21. A method according to claim 17, said pretreatment composition further comprising an organic co-solvent.
22. A method according to claim 17, said pretreatment composition further comprising a C12-C15 alkane co-solvent; wherein
said limonine is included in an amount of from 5 to 40 percent by volume; and
said alkane co-solvent is included in an amount of 30 to 80 percent by volume.
23. A method according to claim 22, said pretreatment composition further comprising 1 to 10 percent by weight of surfacatant.
24. A method for dry-cleaning garments or fabrics in carbon dioxide, said garment or fabric including a stained portion, said method comprising:
(a) pretreating said stained portion with a liquid pretreatment composition, said composition containing a pretreatment surfactant, wherein said composition comprises 5 to 75 percent by volume of d-limonene;
(b) combining a garment or fabric article to be cleaned and a liquid dry cleaning composition in a closed drum so that said closed drum contains both a liquid phase and a vapor phase, said liquid dry cleaning composition comprising a mixture of liquid carbon dioxide and a cleaning surfactant;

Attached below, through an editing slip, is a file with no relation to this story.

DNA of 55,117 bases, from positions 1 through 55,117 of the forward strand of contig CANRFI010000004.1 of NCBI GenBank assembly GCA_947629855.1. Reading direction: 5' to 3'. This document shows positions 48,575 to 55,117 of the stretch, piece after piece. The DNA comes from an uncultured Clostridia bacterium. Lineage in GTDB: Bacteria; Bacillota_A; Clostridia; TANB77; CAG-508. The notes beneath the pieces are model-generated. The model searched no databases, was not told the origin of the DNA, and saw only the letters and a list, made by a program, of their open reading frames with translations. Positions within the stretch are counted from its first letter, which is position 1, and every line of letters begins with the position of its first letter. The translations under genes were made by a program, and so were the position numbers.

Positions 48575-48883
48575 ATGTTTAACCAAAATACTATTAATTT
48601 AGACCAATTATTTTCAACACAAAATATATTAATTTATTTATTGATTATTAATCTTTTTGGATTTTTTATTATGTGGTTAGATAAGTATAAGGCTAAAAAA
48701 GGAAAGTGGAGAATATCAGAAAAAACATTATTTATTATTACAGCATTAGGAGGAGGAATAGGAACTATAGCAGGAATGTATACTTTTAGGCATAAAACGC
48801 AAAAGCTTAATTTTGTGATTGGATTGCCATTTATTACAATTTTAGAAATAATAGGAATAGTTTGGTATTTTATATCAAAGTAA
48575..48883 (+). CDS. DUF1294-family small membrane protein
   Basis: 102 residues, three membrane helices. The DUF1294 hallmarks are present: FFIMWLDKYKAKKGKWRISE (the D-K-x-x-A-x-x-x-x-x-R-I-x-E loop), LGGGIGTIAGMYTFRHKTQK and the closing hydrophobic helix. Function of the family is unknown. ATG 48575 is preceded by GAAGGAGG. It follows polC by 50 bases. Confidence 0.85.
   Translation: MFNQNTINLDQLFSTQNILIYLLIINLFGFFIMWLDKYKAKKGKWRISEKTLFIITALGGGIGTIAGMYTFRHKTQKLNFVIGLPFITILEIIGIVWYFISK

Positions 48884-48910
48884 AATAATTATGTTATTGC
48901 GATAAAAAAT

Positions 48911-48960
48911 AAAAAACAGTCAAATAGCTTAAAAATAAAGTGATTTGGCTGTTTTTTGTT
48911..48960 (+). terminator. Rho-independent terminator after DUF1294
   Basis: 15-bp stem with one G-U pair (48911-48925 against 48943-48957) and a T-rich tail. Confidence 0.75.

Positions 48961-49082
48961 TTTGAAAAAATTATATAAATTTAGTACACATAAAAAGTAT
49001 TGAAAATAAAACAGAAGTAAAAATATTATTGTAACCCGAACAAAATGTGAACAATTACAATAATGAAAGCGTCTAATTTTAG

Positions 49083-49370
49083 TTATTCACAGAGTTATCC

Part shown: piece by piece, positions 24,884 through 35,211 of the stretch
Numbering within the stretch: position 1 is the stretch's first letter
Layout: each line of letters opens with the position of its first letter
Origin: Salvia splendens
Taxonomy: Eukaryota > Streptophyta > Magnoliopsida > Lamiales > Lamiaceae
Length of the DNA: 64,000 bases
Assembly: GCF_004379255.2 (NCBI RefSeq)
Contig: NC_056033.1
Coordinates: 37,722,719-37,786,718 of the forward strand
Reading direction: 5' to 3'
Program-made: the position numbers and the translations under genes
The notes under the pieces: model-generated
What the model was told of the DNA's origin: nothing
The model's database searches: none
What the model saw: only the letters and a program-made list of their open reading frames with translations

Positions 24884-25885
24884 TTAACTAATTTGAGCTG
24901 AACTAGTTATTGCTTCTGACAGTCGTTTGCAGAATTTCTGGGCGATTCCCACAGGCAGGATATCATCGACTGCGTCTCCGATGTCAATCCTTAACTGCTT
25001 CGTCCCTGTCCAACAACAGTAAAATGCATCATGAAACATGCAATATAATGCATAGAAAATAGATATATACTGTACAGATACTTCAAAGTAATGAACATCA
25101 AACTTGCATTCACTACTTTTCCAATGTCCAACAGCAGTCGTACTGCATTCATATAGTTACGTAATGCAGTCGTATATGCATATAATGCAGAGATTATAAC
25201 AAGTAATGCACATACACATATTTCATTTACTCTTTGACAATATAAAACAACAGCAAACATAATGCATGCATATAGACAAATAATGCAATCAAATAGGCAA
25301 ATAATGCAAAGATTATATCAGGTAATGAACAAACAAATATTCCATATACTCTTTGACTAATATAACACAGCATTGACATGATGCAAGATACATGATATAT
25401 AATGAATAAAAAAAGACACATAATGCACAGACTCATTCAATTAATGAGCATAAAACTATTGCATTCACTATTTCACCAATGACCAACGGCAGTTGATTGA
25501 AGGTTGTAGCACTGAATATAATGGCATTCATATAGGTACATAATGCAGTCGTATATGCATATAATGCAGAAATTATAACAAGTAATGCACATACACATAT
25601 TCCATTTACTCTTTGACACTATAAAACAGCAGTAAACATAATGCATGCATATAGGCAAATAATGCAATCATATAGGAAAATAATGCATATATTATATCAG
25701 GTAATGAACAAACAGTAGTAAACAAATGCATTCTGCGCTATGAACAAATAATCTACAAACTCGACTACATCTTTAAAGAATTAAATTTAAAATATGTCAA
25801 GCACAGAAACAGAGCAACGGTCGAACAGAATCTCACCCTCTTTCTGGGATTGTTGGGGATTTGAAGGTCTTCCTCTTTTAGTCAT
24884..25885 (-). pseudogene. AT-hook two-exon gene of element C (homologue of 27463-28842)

(c) agitating said article in said drum so that said article contacts both said liquid dry cleaning composition and said vapor phase for a time sufficient to clean said article; and then
(d) removing the cleaned article from said drum.
25. A method according to claim 24, wherein said pretreatment composition is an aqueous composition.
26. A method according to claim 24, wherein said pretreatment composition is a homogeneous composition.
27. A method according to claim 24, wherein said pretreatment composition is a heterogeneous composition.
28. A method according to claim 24, wherein said drum is a horizontal rotating drum, and said agitating step is carried out by rotating said drum.
29. A method according to claim 24, wherein said drum is a vertical drum having an agitator positioned therein, and said agitating step is carried out by moving said agitator.